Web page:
TANGLED UP IN BLUE?Speedwell is among the many wildflower species that thrive on Machair.
Summer serenity on Mulranny’s machair
Country Sights and Sounds
We looked out across Clew Bay from the machair of Mulranny into a world of blue. Sky and sea were both quiet and calm for the first time in who knows how long, as if the world held its breath in anticipation of some great event. On the far side of the water pale blue hills divided turquoise from cobalt. Even the grass beneath our feet seemed more forget-me-not and speedwell than Timothy and bent.
This is a special place, not just because it is beautiful; it is also a rare habitat that occurs only on the west-facing coasts of Ireland and Scotland and nowhere else in the world. Machair appears to have formed in close association with human industry, where extensive cattle grazing takes place through the summer months. Keeping the grass cropped allows a plethora of wildflower species to thrive, but there must be something about giving the sward a rest as well, for if it is grazed year-round the variety of plants is gradually reduced, something that has an obvious knock-on effect on biodiversity.
Some of these gently undulating coastal plains are home to plentiful colonies of rabbits, although here at Mulranny there are just a few to be found. Why this should be is a mystery, but I never saw more than the occasional rabbit here. Perhaps there are too many predators, or maybe disease keeps their numbers well in check.
We did see the first ‘grazers’, half-grown kits fat from summer fare. These make the very best eating – and is it not fine that they appear just as the very first pigeon squabs are leaving the nest? Rabbit and pigeon pie brings back so very many memories. Rich and flavoursome, it somehow embodied everything real country living was about.
Good fortune and a kind climate has made us a little soft. Whereas at one time the sight of young bunnies would serve to heighten the senses and have us reach for shotgun or snare, now it elicits admiring comments as we sit to watch their antics while enjoying a picnic of foreign foods. A full larder affords us the opportunity to become sentimental.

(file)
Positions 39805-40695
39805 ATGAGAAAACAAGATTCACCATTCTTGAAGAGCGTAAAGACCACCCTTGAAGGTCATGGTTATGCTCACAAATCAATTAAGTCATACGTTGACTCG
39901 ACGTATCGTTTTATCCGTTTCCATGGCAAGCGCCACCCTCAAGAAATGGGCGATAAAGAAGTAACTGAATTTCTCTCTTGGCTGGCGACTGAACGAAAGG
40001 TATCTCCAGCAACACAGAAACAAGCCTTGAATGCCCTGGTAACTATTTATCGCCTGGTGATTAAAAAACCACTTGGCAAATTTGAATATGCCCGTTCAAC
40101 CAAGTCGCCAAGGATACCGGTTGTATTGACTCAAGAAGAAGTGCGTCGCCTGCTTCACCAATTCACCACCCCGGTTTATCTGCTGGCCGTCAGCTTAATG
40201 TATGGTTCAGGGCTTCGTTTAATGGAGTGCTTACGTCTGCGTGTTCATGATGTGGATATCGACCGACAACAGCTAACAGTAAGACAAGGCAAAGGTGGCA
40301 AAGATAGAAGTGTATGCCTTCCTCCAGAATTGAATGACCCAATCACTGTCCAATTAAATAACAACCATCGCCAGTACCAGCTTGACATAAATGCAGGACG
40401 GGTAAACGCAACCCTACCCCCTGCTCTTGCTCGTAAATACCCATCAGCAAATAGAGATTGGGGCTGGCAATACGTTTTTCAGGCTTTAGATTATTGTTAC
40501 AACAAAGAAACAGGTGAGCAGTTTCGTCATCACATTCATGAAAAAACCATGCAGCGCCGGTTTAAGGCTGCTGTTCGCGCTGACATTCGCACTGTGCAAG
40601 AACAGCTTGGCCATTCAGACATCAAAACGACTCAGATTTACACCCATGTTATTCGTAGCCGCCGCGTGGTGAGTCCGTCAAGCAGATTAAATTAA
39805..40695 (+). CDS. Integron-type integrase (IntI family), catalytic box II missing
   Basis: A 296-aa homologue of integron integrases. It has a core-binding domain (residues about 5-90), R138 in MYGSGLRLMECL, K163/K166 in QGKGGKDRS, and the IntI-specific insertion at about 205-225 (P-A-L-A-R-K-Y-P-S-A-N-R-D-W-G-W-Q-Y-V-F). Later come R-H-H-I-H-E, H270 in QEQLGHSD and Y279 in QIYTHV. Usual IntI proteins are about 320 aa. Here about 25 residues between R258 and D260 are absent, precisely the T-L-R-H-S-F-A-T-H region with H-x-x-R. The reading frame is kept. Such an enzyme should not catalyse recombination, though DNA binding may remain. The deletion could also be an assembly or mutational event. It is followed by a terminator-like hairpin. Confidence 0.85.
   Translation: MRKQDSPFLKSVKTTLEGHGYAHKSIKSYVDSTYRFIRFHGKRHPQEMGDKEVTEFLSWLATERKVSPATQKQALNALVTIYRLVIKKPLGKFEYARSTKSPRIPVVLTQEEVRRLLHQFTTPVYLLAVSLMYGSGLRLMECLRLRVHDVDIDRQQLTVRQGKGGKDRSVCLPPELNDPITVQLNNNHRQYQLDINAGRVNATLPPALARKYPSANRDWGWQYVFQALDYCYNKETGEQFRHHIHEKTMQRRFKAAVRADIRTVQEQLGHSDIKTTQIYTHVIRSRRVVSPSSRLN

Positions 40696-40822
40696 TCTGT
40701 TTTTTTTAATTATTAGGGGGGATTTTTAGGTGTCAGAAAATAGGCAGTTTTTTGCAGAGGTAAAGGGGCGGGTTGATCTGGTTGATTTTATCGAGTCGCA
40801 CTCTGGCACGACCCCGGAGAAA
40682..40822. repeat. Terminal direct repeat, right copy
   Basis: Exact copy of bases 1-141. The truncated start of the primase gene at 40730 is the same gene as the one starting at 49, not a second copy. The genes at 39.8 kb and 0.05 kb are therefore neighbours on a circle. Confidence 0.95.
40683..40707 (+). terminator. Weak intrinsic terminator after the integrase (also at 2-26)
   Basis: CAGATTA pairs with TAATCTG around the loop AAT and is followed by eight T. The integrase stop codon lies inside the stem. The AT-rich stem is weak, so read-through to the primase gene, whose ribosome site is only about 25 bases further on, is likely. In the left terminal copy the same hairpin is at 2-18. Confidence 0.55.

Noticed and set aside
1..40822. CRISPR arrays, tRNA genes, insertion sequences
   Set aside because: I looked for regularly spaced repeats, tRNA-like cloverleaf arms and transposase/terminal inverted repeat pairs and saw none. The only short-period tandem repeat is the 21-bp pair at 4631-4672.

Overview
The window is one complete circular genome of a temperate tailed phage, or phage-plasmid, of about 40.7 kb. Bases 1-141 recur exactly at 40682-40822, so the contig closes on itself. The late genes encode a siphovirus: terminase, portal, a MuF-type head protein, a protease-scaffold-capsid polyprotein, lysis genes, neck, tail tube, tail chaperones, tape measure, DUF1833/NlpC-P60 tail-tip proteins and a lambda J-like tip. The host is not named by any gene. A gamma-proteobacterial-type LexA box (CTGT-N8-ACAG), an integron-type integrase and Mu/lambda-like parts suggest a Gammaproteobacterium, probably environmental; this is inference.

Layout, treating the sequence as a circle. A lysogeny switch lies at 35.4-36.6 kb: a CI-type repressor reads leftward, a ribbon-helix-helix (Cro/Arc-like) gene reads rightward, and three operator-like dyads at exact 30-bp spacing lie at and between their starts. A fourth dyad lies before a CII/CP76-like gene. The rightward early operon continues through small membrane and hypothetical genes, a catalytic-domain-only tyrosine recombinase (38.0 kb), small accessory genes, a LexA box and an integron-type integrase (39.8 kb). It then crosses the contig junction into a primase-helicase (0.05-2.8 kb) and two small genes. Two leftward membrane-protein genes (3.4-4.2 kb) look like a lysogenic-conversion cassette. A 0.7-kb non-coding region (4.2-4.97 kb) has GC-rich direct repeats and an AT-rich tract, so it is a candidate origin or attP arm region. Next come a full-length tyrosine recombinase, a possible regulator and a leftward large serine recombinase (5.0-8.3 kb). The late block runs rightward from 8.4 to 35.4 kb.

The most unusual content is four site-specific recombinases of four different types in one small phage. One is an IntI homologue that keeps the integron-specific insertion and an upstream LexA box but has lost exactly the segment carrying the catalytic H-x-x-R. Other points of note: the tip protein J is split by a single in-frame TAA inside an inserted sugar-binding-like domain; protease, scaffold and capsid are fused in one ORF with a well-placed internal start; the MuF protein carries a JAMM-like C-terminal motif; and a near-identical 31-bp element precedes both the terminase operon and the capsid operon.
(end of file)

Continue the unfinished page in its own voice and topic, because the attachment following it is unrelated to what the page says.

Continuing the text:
It is easier to kill a fish than a mammal, although I suppose the life of either is of equal importance to its owner. Still, fish can be dealt with with one sweep of a knife, and aside from a small amount of flapping they make no protest at death. They should be there in plenty from now until November, at least we hope so. But isn’t that a dirty word – November. We have a lot of living to do before then.
With fish coming into the house we have to look at ways of preserving a few for leaner times. We have a freezer, of course, but as an anybody who has ever tried to freeze fish knows, freezer burn quite spoils the flesh, drying it out and destroying its flavour.
There are more traditional and better ways of preserving, most of which involve salting to some degree. The consumption of large quantities of sodium is unfashionable and probably bad for a person’s health, yet our predecessors lived just as long as we do, with at least equal vigour.
The amount of salt required to produce an effective brine might be alarming, even though most of this is not absorbed into the fish. Rather, the brine draws excess moisture from whatever is placed into it – which explains why our hands and feet go wrinkly if we spend more than a few minutes in the sea.
To make a good brine for smoked food, we place a small potato into four pints of warm water and add ten or twelve ounces of rock salt (not table salt) until the potato begins to float – any less and the brine will not be able to do its job properly. Sides of fish (or pieces of rabbit) will need to spend about 24 hours soaking, after which they are ready for the smoker.
A friend gave me a simple smoker more than half a century old, comprised of a steel box that seals tight. A handful of clean hardwood sawdust in the bottom makes smoke aplenty, which is driven into the food. Delicious. Just the thing for an easy summer picnic, and where would you find such serenity as here, under a column of cinerea in this blue sea-world, with friends and real food... Carpe Diem.